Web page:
Damian Bojanowski

and 4 more

Currently, climate change is considered as an important factor affecting nutrient loads introduced through riverine systems into the Baltic Sea. Although the prospect of a large increase in pollution has long seemed very real, it still does not translate into planning of effective remedial actions. One of the factors limiting the development of such activities is the scale of simulations, focusing generally on catchment outlet profiles. To fill this gap and enable a step forward in understanding responses towards future predictions in a higher resolution scale (subcatchment), we assessed nutrient load contribution using calculation profiles localised along a main watercourse and its tributaries. To track spatial and seasonal changes of total nitrogen and phosphorus under short- and long-term (RCP4.5 and RCP8.5) climate change scenarios we used the digital platform Macromodel DNS/SWAT. Having at our disposal a catchment model with a good performance we could follow not only total load changes in particular subcatchments, but also track localisation of the pollution sources and their direct impact on load estimations. Our results showed an increase of the loads, especially from the agricultural landuse type, up to 34% for TN and 85% for TP in the most extreme scenario. Moreover, forest areas have been noted as highly reactive to the climate changes, and through their localisation able to distinctly alter nutrient outflow. Finally, the contribution of urban areas should be further investigated since the dynamics of nitrogen and phosphorus release from impervious surfaces is noticeably different here than from the other diffuse sources.

Paweł Wilk

and 5 more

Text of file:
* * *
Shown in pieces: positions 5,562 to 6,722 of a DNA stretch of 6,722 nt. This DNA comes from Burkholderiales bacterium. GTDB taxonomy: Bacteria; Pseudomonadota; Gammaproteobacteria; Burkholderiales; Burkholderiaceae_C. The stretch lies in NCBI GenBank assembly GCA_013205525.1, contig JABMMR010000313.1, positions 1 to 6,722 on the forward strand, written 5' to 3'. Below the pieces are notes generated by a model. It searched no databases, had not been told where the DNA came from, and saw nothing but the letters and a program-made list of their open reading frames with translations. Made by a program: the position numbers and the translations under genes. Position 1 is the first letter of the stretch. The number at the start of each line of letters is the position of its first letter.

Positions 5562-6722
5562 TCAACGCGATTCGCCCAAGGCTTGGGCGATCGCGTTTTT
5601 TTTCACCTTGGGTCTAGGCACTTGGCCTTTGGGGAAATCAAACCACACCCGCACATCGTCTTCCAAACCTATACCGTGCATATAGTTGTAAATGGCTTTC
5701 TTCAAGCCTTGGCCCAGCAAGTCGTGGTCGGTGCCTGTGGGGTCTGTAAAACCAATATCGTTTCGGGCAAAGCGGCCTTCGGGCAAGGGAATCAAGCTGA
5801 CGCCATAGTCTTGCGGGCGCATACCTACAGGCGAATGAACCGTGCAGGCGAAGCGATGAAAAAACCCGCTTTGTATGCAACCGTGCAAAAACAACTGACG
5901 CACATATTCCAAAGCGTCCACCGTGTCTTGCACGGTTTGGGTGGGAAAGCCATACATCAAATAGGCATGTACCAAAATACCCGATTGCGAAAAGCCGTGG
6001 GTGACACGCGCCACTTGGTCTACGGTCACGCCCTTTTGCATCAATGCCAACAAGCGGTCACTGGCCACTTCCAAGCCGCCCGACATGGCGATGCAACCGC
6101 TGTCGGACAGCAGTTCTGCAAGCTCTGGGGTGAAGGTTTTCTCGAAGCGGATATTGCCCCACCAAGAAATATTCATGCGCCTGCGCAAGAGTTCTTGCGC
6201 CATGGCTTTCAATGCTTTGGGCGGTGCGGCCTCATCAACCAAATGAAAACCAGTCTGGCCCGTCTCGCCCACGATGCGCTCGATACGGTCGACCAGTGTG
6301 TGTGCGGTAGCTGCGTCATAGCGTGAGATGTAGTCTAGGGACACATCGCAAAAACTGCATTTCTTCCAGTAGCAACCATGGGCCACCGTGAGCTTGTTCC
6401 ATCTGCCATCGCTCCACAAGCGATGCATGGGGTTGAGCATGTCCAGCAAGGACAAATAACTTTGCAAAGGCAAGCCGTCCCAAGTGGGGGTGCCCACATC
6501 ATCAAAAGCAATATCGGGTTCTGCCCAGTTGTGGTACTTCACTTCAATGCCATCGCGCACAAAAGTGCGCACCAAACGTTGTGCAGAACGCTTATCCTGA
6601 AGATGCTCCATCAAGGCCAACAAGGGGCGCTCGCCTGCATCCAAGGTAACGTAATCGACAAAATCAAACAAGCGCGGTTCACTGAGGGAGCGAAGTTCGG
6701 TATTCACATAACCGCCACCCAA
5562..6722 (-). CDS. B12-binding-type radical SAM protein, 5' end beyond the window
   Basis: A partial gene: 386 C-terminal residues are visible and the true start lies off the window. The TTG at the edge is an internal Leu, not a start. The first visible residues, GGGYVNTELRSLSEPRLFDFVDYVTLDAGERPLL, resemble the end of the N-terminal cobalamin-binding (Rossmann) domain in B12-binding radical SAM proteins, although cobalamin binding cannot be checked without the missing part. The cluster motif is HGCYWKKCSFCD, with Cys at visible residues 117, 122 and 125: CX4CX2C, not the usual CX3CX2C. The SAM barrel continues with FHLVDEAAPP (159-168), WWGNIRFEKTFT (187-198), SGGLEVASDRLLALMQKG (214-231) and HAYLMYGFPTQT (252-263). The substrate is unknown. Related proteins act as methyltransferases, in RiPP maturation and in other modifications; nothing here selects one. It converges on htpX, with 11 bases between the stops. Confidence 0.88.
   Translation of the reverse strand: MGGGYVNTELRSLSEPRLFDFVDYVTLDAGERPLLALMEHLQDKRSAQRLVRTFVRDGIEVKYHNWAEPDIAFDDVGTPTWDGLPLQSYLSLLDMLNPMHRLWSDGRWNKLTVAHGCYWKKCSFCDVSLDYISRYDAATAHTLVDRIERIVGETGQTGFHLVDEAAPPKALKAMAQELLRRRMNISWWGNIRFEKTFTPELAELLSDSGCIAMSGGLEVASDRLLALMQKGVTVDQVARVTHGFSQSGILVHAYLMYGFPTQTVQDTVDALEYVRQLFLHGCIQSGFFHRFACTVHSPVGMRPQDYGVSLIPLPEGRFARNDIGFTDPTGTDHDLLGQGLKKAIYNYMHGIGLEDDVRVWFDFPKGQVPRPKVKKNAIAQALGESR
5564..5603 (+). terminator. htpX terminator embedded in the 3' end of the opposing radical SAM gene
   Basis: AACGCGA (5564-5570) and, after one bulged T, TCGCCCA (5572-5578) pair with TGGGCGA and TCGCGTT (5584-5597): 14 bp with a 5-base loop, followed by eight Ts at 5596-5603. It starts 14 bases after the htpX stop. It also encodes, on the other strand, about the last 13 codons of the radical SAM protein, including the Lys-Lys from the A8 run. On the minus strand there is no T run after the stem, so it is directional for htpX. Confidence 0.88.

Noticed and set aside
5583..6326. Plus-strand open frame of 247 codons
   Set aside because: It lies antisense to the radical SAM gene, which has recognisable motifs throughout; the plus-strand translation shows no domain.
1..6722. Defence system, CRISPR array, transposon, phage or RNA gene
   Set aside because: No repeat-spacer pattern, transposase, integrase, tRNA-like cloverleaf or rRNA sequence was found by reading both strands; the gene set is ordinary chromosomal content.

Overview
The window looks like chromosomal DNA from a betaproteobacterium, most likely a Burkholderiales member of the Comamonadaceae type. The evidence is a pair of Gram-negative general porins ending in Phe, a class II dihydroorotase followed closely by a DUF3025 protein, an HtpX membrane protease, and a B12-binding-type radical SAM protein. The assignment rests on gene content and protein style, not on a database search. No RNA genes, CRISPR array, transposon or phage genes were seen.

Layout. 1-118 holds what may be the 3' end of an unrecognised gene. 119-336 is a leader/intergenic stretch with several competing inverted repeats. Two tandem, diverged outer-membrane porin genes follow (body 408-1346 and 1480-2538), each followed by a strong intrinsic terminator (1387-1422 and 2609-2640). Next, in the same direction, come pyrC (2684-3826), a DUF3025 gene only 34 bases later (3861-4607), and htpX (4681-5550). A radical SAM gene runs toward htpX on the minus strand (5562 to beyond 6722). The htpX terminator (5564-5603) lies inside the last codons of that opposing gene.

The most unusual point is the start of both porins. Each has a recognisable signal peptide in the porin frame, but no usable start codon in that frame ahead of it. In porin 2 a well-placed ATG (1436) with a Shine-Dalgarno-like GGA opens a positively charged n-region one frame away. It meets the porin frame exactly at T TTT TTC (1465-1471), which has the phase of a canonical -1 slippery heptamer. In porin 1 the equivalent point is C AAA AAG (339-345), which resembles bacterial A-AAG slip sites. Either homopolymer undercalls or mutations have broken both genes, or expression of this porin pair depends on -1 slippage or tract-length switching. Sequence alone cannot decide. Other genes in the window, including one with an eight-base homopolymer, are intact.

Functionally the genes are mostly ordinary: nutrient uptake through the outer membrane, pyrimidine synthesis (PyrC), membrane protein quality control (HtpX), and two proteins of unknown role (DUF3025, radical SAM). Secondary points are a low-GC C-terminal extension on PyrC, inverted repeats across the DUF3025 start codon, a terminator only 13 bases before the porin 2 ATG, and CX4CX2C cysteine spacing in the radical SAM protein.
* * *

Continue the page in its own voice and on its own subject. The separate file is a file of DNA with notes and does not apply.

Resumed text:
Transport of sediment particles from the source of their origin to a deposition area is of utmost importance, especially in catchments very prone to erosion. Especially, since future climate changes are predicted to enhance severity of the sediment transport issues, particularly in catchments with dammed reservoirs, which capacity and water quality can be extremely altered. In the current study we tracked, with a monthly step, two mineral and one mineral/organic sediment fraction delivered from the Carpathian Mts. catchment (Raba River) to the drinking water reservoir (Dobczyce). This was possible by combining SWAT and AdH/PTM models on the digital platform - Macromodel DNS. Moreover, we have applied a variant scenario analysis including RCP 4.5 and 8.5, and land use change forecasts. The results highlighted the differences between the two analyzed hydrological units and showed large variability of the sediment load between months. The predicted climate changes will cause a significant increase of mineral fraction loads (silt and clay) during months with high flows. Due to the location and natural arrangement of the reservoir, silt particles will mainly affect faster loss of the first two reservoir zones capacities, which is consistent with their intended use as traps for larger fractions. The increased mobility of the finer particles (clay) in the reservoir may be more problematic in the future. Mainly due to their binding pollutant properties, and the possible negative impact on drinking water abstraction from the last reservoir zone.